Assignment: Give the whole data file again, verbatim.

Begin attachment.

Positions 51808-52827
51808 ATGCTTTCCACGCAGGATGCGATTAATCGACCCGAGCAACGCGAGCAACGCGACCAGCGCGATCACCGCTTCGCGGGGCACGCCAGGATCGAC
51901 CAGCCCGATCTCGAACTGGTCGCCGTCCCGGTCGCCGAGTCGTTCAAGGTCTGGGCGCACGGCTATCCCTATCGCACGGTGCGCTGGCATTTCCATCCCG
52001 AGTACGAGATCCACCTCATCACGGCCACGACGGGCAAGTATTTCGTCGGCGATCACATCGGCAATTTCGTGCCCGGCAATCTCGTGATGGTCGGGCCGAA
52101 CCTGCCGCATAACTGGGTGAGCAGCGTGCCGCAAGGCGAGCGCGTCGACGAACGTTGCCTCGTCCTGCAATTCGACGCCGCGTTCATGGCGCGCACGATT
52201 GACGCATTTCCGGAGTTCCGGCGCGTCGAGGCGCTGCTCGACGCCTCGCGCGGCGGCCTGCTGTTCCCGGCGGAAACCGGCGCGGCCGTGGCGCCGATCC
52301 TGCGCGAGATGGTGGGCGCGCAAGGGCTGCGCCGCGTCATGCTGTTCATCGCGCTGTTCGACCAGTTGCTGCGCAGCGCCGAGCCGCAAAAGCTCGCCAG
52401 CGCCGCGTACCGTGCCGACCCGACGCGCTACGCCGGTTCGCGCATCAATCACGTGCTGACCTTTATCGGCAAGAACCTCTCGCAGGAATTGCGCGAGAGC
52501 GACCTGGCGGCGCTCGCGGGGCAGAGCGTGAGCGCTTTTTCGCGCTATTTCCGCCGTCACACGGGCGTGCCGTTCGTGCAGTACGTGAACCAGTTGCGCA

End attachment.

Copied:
Positions 51808-52827
51808 ATGCTTTCCACGCAGGATGCGATTAATCGACCCGAGCAACGCGAGCAACGCGACCAGCGCGATCACCGCTTCGCGGGGCACGCCAGGATCGAC
51901 CAGCCCGATCTCGAACTGGTCGCCGTCCCGGTCGCCGAGTCGTTCAAGGTCTGGGCGCACGGCTATCCCTATCGCACGGTGCGCTGGCATTTCCATCCCG
52001 AGTACGAGATCCACCTCATCACGGCCACGACGGGCAAGTATTTCGTCGGCGATCACATCGGCAATTTCGTGCCCGGCAATCTCGTGATGGTCGGGCCGAA
52101 CCTGCCGCATAACTGGGTGAGCAGCGTGCCGCAAGGCGAGCGCGTCGACGAACGTTGCCTCGTCCTGCAATTCGACGCCGCGTTCATGGCGCGCACGATT
52201 GACGCATTTCCGGAGTTCCGGCGCGTCGAGGCGCTGCTCGACGCCTCGCGCGGCGGCCTGCTGTTCCCGGCGGAAACCGGCGCGGCCGTGGCGCCGATCC
52301 TGCGCGAGATGGTGGGCGCGCAAGGGCTGCGCCGCGTCATGCTGTTCATCGCGCTGTTCGACCAGTTGCTGCGCAGCGCCGAGCCGCAAAAGCTCGCCAG
52401 CGCCGCGTACCGTGCCGACCCGACGCGCTACGCCGGTTCGCGCATCAATCACGTGCTGACCTTTATCGGCAAGAACCTCTCGCAGGAATTGCGCGAGAGC
52501 GACCTGGCGGCGCTCGCGGGGCAGAGCGTGAGCGCTTTTTCGCGCTATTTCCGCCGTCACACGGGCGTGCCGTTCGTGCAGTACGTGAACCAGTTGCGCA